Running Out of Wax
Saturday, December 15th, 2012
Dear Diary, Dear Sweet Diary,
I’ve got to keep a running log of this, my life’s greatest moment. I believe the culmination of everything I’ve worked so hard for through all these years is fast approaching. I can feel it. I can’t put my finger on precisely why or how, but it’s like a charge in the air. I think it came with last night’s snowfall.
I need to start writing down the events as they happen. Before they start happening, if that makes any sense. Got to go get some wax: I’ll be right back.
Seven fifteen a.m., Saturday. Ran out of wax again. This is starting to become an exercise in humility.
Eight thirty-two a.m., Saturday. Picked up some more wax on one of my little walks. While I was out, I found a candelabra sticking partway out of the snow. It looked ruined. I bought some silver polish for it. Fingers crossed.
One forty-six p.m., Saturday. Candelabra is solid silver. The gas station polish worked like a charm – no blemishes. In my excitement, I’m already starting to run out of wax again. It can’t be helped.
Nine thirteen p.m., Saturday. Paced the confines of my living room for four hours before making a decision. Pacing is a big help to my thought process. Kept on pacing, walked right over to Grammie’s: but nobody home. Where is he? Does he go on walks too? Walks I don’t know about? Apparently, I’ll have to start keeping an eye on everybody, even Grammie.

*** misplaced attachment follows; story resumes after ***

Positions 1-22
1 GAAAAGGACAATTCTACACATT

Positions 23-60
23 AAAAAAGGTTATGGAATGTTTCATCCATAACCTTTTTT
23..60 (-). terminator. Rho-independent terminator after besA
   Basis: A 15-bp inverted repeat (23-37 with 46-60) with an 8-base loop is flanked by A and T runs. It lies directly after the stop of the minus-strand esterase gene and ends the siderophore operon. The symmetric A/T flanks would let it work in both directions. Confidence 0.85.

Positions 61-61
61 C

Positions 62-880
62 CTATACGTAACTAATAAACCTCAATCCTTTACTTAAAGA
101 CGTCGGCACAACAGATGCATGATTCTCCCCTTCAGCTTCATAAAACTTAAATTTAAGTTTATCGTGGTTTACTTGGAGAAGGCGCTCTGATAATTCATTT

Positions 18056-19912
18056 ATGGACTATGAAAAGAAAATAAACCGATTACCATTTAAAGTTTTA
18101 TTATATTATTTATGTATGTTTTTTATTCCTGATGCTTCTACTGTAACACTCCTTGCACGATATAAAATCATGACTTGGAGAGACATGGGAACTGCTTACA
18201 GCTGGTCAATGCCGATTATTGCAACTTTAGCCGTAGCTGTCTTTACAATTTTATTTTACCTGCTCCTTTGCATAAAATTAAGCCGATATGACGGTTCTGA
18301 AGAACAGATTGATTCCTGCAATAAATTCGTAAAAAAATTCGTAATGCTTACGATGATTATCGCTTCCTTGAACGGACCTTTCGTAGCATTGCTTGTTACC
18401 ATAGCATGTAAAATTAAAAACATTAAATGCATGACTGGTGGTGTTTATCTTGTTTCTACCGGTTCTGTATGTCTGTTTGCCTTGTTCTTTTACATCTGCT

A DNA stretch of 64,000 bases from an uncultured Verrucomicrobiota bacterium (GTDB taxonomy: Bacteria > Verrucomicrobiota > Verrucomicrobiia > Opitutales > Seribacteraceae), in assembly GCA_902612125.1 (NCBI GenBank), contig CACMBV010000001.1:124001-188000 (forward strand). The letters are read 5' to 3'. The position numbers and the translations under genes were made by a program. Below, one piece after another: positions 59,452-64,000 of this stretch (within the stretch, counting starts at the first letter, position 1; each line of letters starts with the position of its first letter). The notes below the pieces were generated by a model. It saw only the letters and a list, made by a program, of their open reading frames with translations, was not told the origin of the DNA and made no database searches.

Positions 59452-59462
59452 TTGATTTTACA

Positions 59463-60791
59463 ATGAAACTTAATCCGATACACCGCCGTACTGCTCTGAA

They call that kind of attention to detail ‘planfulness’ down at the shop, and it’s one of the company’s core values. Right on the poster.
So, with Grammie gone, this next phase of the operation will have to wait for tomorrow. Meanwhile, I managed to scrape just enough wax off my axe in the garage to last through the night. Not optimal, but it’ll do. Tomorrow is a big day.
Sunday, December 16th, 2012
Two seventeen a.m., Sunday. I can’t do this, can’t live like this. I opened up the wall near the fridge and found enough wax to go on, but I’m honestly starting to worry. Why couldn’t Grammie just have been home? Trying to sleep but the pills they gave me for that dry the wax out even faster. I’m running out of options.
They say a man with no options is no better than an animal. I looked through the snow by my house for as long as I could, but I found nothing.
How is that even possible? There has to be something out there.
Seven oh-six a.m., Sunday. Wish me luck. Just got back from an errand, and I’m heading back over to Grammie’s. It snowed about six more inches last night. If I hadn’t run out of wax when I did, I wouldn’t have ever seen that candelabra. And that’s what’s going to make this whole thing work.